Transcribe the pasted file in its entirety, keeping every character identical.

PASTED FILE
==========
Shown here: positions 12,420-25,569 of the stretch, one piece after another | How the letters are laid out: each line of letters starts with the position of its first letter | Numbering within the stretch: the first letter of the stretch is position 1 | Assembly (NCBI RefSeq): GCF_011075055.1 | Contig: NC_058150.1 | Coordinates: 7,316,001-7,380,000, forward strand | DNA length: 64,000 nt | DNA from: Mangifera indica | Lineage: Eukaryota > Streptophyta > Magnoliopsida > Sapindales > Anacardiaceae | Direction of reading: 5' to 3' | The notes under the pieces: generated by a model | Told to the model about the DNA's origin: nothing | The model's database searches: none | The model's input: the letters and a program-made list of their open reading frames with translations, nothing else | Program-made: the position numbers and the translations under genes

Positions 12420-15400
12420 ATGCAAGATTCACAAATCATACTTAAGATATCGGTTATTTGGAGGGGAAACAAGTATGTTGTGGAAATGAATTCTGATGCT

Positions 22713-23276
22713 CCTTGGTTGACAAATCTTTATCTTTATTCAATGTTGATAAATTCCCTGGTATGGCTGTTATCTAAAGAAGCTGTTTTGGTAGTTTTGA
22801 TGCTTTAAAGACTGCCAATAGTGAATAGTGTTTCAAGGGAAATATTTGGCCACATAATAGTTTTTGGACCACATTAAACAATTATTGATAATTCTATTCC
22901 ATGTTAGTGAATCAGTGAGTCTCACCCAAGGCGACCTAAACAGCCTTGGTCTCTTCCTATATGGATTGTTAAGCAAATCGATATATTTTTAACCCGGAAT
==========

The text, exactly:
Shown here: positions 12,420-25,569 of the stretch, one piece after another | How the letters are laid out: each line of letters starts with the position of its first letter | Numbering within the stretch: the first letter of the stretch is position 1 | Assembly (NCBI RefSeq): GCF_011075055.1 | Contig: NC_058150.1 | Coordinates: 7,316,001-7,380,000, forward strand | DNA length: 64,000 nt | DNA from: Mangifera indica | Lineage: Eukaryota > Streptophyta > Magnoliopsida > Sapindales > Anacardiaceae | Direction of reading: 5' to 3' | The notes under the pieces: generated by a model | Told to the model about the DNA's origin: nothing | The model's database searches: none | The model's input: the letters and a program-made list of their open reading frames with translations, nothing else | Program-made: the position numbers and the translations under genes

Positions 12420-15400
12420 ATGCAAGATTCACAAATCATACTTAAGATATCGGTTATTTGGAGGGGAAACAAGTATGTTGTGGAAATGAATTCTGATGCT

Positions 22713-23276
22713 CCTTGGTTGACAAATCTTTATCTTTATTCAATGTTGATAAATTCCCTGGTATGGCTGTTATCTAAAGAAGCTGTTTTGGTAGTTTTGA
22801 TGCTTTAAAGACTGCCAATAGTGAATAGTGTTTCAAGGGAAATATTTGGCCACATAATAGTTTTTGGACCACATTAAACAATTATTGATAATTCTATTCC
22901 ATGTTAGTGAATCAGTGAGTCTCACCCAAGGCGACCTAAACAGCCTTGGTCTCTTCCTATATGGATTGTTAAGCAAATCGATATATTTTTAACCCGGAAT